Saturday, September 22, 2012


This week we taught and practiced the General Response Protocols (GRP) for emergency situations.  Each protocol has specific staff and student actions that are unique to each response - from the relatively mundane routine of a fire drill to the frightening realism of a hard lockdown.

We began with a conversation about classroom rules and staying safe in school. We established an understanding of new vocabulary--such as evacuation and procedure--whilst reviewing the handy dandy safety PowerPoint provided for us by the good folks at the "i love U guys" Foundation.

We were old pros when it came to following the procedure for a fire drill.  Our timing was as good as Ricky, Fred and Ethel's when they had a dry run preceding the birth of Little Ricky on I Love Lucy.  It went like clockwork - stop talking and listen for directions, get in line, exit the building and go to our assigned location. Piece of cake.

The Shelter-In was no problem either because basically we do nothing.  We go about our business, unless of course our business involves leaving the building.  That is one thing you cannot do during a shelter-in.

A hard lockdown is another story. My co-teacher Michelle chose a good day to stay home.  I had to delicately finesse my way through the murky waters alone (upstream, without a paddle, at night...). This is scary stuff and I didn't want to frighten the little kindergarten children so I tried to find the proper tone, a mix of seriousness and adventure.

A hard lockdown implies that imminent danger is INSIDE the building and everyone needs to get to their safe place immediately! I told them this meant someone was in the building that shouldn't be there and to stay safe I needed to lock the doors (which I pretended to do as I talked with them to provide an unhurried, calm demonstration) and we all needed to go quietly to the large coat closet and hide.

We did.

There were a few nervous giggles as we stood there hiding before I announced, "The lockdown has been lifted" and we went back to the rug.

Once we were on the rug the questions started...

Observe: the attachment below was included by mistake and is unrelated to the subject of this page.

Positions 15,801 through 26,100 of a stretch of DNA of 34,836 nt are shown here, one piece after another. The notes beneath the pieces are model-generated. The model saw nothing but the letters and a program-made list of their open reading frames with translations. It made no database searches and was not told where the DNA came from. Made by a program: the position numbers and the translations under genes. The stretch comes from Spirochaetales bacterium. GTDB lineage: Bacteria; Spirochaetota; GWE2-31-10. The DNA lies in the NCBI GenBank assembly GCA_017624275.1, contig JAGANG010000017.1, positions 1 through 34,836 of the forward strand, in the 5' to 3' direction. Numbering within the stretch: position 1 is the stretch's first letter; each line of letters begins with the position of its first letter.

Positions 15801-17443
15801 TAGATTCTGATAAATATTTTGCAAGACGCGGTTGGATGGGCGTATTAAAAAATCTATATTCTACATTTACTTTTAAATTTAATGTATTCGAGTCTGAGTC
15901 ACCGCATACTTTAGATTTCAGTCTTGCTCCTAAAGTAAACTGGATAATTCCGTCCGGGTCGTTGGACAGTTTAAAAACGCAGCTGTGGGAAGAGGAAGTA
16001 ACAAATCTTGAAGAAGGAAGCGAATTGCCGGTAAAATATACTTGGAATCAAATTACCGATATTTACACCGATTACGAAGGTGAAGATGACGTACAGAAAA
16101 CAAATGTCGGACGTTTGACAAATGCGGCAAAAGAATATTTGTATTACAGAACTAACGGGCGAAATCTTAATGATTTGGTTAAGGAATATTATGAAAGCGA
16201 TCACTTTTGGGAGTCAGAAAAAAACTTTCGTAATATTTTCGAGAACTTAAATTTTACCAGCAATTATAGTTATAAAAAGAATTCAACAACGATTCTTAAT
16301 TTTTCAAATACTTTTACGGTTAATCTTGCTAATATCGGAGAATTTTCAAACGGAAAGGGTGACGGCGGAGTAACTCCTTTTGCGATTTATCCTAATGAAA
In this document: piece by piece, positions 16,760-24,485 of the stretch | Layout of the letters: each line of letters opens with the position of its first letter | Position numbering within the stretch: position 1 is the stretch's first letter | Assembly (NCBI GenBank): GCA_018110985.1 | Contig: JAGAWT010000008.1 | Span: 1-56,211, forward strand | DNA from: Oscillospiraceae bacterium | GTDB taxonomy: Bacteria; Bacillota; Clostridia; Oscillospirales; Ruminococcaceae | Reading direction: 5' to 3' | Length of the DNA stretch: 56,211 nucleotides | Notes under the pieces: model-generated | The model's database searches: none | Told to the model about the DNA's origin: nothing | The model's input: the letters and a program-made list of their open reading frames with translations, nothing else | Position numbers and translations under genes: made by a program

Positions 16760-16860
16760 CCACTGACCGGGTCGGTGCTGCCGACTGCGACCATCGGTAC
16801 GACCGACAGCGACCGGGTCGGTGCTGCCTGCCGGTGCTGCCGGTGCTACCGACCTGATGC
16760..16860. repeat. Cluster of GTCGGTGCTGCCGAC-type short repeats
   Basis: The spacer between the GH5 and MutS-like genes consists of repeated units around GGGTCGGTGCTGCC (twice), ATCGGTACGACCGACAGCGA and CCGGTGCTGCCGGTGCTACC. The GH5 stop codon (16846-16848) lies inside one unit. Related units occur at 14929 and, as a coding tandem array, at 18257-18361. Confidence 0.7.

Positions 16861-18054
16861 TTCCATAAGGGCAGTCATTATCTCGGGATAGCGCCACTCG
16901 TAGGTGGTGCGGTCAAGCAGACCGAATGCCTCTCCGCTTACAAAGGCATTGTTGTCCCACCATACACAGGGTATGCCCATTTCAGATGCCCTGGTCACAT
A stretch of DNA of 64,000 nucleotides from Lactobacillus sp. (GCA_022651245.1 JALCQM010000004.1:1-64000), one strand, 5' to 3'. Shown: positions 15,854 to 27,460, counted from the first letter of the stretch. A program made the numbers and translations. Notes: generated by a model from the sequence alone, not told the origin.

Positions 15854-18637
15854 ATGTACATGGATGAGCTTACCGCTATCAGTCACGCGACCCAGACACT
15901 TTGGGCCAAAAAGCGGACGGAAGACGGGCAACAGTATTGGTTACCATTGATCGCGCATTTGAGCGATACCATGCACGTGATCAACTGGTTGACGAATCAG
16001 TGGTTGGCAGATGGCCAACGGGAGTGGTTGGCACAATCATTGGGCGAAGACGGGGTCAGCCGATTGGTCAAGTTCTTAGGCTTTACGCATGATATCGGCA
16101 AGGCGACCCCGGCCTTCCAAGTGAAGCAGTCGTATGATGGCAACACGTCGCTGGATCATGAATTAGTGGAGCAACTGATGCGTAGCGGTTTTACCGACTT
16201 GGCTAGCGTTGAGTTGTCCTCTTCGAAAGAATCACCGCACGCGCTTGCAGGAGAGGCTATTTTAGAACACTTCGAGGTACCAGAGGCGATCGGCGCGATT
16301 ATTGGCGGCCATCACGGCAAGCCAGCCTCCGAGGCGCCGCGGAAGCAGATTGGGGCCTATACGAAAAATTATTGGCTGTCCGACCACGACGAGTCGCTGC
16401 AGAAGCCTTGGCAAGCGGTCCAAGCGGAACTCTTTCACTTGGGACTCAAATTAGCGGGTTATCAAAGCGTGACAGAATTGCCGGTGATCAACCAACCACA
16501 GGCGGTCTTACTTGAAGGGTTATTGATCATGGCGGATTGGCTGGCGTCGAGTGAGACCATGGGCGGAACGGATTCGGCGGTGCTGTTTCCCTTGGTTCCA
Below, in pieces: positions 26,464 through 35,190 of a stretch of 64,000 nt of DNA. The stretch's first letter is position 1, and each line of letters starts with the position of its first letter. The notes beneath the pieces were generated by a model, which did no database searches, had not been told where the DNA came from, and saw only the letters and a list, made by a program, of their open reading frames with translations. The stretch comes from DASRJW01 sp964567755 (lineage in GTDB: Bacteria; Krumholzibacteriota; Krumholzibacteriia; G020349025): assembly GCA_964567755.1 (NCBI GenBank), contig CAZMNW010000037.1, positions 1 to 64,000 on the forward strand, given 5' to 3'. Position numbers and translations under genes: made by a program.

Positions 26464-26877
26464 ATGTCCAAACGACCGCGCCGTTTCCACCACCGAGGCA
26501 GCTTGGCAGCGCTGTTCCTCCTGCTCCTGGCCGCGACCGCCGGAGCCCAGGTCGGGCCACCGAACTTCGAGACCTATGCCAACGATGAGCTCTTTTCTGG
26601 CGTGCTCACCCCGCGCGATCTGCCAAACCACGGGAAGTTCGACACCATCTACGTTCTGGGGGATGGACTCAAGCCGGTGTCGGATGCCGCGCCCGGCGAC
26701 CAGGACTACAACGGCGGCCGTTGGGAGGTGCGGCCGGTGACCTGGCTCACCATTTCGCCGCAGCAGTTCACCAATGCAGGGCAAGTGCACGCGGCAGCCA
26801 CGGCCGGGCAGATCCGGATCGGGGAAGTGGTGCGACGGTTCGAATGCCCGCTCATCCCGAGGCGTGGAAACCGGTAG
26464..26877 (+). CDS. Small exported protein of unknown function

"Does that mean someone has a gun and wants to hurt us?"

"What happens if he gets in?"

"What if there is a fire in our safe place during the lockdown" (I thought, "what a wonderfully thought out, outrageous question!" and was fumbling for an answer when the little boy said, "Well, that'll never happen").

And then the tears..

"If they get us that means we'll never see our mommy's or daddy's again." (She started to cry, I started to cry.)

And finally the comic relief...

"Next time we practice a lockdown can we do it when I'm not here?"

You and me both kid, you and me both!


Cindy said...

We practiced tornado drills this week. In my class, we call them turtle drills. You have to get inside your shell and protect your neck. Turtles don't talk, so you can't either.
I tell me little ones why we are practicing, but I also tell them that I've never seen a tornado and they probably won't either. This is a just in case practice.

Gary said...

Cindy - I like the idea of turtle drills. It makes things very clear. Given the way things are going weather-wise we may be doing tornado drills in New York.

Greg Smedley said...

I'm actually envious of your specific drills. We don't have specific drills, we just have a "security dril" and we never know why. I wish I knew if the danger was outside or imminent inside so I could better protect my children. We are located in a neighborhood that is subject to much violence and gunfire is common so I wish we had better plans in place. When it comes to tornados, we are well versed because tornados are common in our area. In fact, we have a siren at our school and the location of our classroom means we hear the siren and have moved to our safe place before the principal calls for us to seek shelter.


Smedley's Smorgasboard of Kindergarten


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